All those boxes are ticked, when you consider songs picked even at random. Soaring first single “Look At Your Hands” for instance, whose super-charged clatter and delirious, “la-la-la-la-la-la” beat punctuation suggests Michael Jackson’s “Wanna Be Startin’ Somethin’” reconfigured around bass music’s DNA – but with power/lessness and inherited agency on its mind. Or “Colonizer”, where Garbus’s light, sing-song tone (“I use my white woman’s voice to tell stories of travels with African men/I comb my white woman’s hair with a comb made especially, generally for me”) contrasts with chip-tune chattering, a distorted bass frequency and pitch-shifted choral ululations. In contrast are “Honesty” (a Technicolor, sax-strafed update of William Onyeabor’s psychedelic funk), “Coast To Coast” – driving, blues/soul pop with a keys nod to Talk Talk, of all people, and an apocalyptic theme (“see you in the middle, when the walls come tumbling down to the sea”) – and the album’s wild card, the soulful and dreamy “Who Are You”. Here, Garbus’s voice seems to be drifting across constellations in search of connection like a satellite signal on the blink, while a saxophone flutters around her. Tune-Yards sign off with the effects-heavy “Free”, whose Nina Simone-ish supplication soars above a shuddering beat pattern before being silenced by a backwards noise loop.

The final sound on the record is Garbus counting out a beat, with sticks, for (presumably) Brenner and laughing as she throws back to opening track “Heart Attack”. It’s a neat, full-circle closer – and also a reminder not only that the beat goes on, but also of Tune-Yards’ enduring commitment to its primacy. SHARON O’CONNELL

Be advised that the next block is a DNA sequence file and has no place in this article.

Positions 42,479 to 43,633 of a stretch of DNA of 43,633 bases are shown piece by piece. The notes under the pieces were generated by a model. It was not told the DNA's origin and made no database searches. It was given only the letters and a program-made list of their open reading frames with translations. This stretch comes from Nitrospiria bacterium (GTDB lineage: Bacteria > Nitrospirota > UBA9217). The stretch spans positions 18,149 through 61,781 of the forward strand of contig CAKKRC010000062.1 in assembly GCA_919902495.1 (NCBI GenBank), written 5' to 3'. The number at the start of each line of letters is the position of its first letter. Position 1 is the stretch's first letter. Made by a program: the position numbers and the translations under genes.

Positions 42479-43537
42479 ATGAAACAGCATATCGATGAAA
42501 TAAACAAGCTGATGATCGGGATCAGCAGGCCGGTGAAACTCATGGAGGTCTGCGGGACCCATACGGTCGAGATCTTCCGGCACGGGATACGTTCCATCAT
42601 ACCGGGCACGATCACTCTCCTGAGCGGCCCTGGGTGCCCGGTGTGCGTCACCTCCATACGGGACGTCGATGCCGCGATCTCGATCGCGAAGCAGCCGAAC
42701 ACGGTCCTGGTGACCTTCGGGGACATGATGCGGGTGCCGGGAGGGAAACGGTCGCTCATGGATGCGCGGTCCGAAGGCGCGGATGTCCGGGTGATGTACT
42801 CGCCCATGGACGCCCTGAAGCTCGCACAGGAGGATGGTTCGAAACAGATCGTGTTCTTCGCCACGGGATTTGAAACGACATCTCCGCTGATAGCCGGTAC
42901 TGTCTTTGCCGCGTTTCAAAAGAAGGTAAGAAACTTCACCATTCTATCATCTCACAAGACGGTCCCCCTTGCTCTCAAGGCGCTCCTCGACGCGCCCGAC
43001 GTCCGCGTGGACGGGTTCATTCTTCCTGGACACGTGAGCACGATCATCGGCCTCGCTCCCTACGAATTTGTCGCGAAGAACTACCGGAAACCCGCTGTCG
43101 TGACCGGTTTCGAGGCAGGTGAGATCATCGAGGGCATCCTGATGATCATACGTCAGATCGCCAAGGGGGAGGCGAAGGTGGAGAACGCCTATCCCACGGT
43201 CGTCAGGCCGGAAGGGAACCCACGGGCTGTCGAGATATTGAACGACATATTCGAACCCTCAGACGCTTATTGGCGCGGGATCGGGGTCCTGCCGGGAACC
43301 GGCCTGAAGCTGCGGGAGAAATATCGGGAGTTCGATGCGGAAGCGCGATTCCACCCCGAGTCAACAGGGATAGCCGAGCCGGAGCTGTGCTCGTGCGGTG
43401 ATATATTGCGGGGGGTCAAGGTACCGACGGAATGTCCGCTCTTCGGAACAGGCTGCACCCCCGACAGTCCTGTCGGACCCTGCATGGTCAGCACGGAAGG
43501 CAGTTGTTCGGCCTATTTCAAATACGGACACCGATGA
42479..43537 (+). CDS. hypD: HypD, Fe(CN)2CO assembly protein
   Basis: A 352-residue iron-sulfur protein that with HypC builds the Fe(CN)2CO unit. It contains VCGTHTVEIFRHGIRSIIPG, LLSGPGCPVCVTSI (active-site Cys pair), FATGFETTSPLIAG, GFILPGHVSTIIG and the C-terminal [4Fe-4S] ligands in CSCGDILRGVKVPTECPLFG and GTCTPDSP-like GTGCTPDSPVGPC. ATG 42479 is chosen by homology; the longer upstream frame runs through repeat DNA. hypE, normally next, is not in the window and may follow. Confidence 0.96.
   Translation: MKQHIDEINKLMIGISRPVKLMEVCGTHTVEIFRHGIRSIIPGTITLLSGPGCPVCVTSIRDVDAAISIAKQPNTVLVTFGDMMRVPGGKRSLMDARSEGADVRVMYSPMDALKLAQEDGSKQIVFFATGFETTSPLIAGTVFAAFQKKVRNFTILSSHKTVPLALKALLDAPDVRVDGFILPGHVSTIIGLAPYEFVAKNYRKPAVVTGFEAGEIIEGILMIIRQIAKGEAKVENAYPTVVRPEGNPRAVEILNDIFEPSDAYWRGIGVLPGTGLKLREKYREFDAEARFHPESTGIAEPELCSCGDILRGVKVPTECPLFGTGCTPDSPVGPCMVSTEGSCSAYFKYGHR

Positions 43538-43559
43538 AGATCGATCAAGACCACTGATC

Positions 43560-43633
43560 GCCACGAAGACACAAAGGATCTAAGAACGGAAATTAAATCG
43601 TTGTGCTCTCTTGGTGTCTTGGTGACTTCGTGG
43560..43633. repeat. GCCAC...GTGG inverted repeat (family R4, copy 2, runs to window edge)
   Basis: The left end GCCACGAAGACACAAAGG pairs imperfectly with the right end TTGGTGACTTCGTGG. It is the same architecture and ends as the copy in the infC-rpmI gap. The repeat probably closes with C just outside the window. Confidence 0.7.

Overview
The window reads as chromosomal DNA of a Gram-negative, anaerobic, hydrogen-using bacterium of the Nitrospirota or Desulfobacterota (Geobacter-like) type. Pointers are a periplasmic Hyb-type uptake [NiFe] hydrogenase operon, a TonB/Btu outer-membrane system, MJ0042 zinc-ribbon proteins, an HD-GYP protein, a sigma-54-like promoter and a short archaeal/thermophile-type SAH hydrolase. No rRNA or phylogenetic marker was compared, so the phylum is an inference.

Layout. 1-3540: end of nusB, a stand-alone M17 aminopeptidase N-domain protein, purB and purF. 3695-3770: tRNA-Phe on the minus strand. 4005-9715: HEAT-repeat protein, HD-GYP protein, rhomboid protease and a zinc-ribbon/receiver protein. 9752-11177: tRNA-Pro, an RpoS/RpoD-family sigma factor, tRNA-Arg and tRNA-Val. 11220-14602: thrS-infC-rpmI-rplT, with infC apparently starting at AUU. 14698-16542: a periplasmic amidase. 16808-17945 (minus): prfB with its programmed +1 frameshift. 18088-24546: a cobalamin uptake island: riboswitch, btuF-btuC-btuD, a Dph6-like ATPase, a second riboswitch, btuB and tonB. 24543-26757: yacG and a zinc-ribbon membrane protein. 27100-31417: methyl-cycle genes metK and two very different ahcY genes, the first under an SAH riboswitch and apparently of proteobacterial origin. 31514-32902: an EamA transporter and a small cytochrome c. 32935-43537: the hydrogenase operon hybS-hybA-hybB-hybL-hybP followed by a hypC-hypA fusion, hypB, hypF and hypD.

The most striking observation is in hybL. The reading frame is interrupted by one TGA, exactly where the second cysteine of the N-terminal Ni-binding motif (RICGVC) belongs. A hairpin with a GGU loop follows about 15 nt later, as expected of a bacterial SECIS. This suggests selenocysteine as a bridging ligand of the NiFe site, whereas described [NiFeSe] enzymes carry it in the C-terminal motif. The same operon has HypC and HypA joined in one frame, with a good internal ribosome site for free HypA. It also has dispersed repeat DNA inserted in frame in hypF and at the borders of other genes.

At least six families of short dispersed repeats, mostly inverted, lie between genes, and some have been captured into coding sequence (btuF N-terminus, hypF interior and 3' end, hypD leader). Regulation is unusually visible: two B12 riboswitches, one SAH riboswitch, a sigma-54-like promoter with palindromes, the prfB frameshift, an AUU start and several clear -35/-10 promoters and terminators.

Q&A
Merrill Garbus
What determined your approach to this LP?

I was disturbed by aspects of our previous tour cycle. So much of Tune-Yards music is directly influenced by black music: folk and pop music from all over Africa, hip hop, funk, rock, soul, blues… and I felt a real disconnect between our mostly white audiences and any real kind of examination of ourselves, of our whiteness, of our relationship to this music… I wondered if I was being explicit enough about my discomfort with our complicity in this system. I felt the weight of the Elvis legacy, I suppose – being a white performer filtering black music through a white experience and selling a “white-washed” product to mostly white people. I wanted to disrupt that, or to see if I even could disrupt that.

Which elements of ’80s music do you love most?
I appreciate some of those early drum machine-based songs, where there’s not the kind of hi-fi beats we have now, where everything sounds crisp and perfect. It was a lot of information jammed into a sample, a drum loop, whatever… crunchy, rough around the edges, sometimes kind of thin, sometimes totally blown out. I also loved those late-‘80s dance anthems where just one word gets chanted. As much as I don’t like to live in the past, the ’80s pulls me back all the time. It gets a bad rap for cheese.
INTERVIEW: SHARON O’CONNELL

The March 2018 issue of Uncut is now on sale in the UK – with My Bloody Valentine and Rock’s 50 Most Extreme Albums on the cover. Elsewhere in the issue, there are new interviews with Joan Baez, Stick In The Wheel, Gary Numan, Jethro Tull and many more and we also look back on the rise of progressive country in 70s’ Austin, Texas. Our free 15 track-CD features 15 classic tracks from the edge of sound, including My Bloody Valentine, Cabaret Voltaire, Yoko Ono Plastic Ono Band, Flying Saucer Attack and Mogwai.

Uncut: the past, present and future of great music.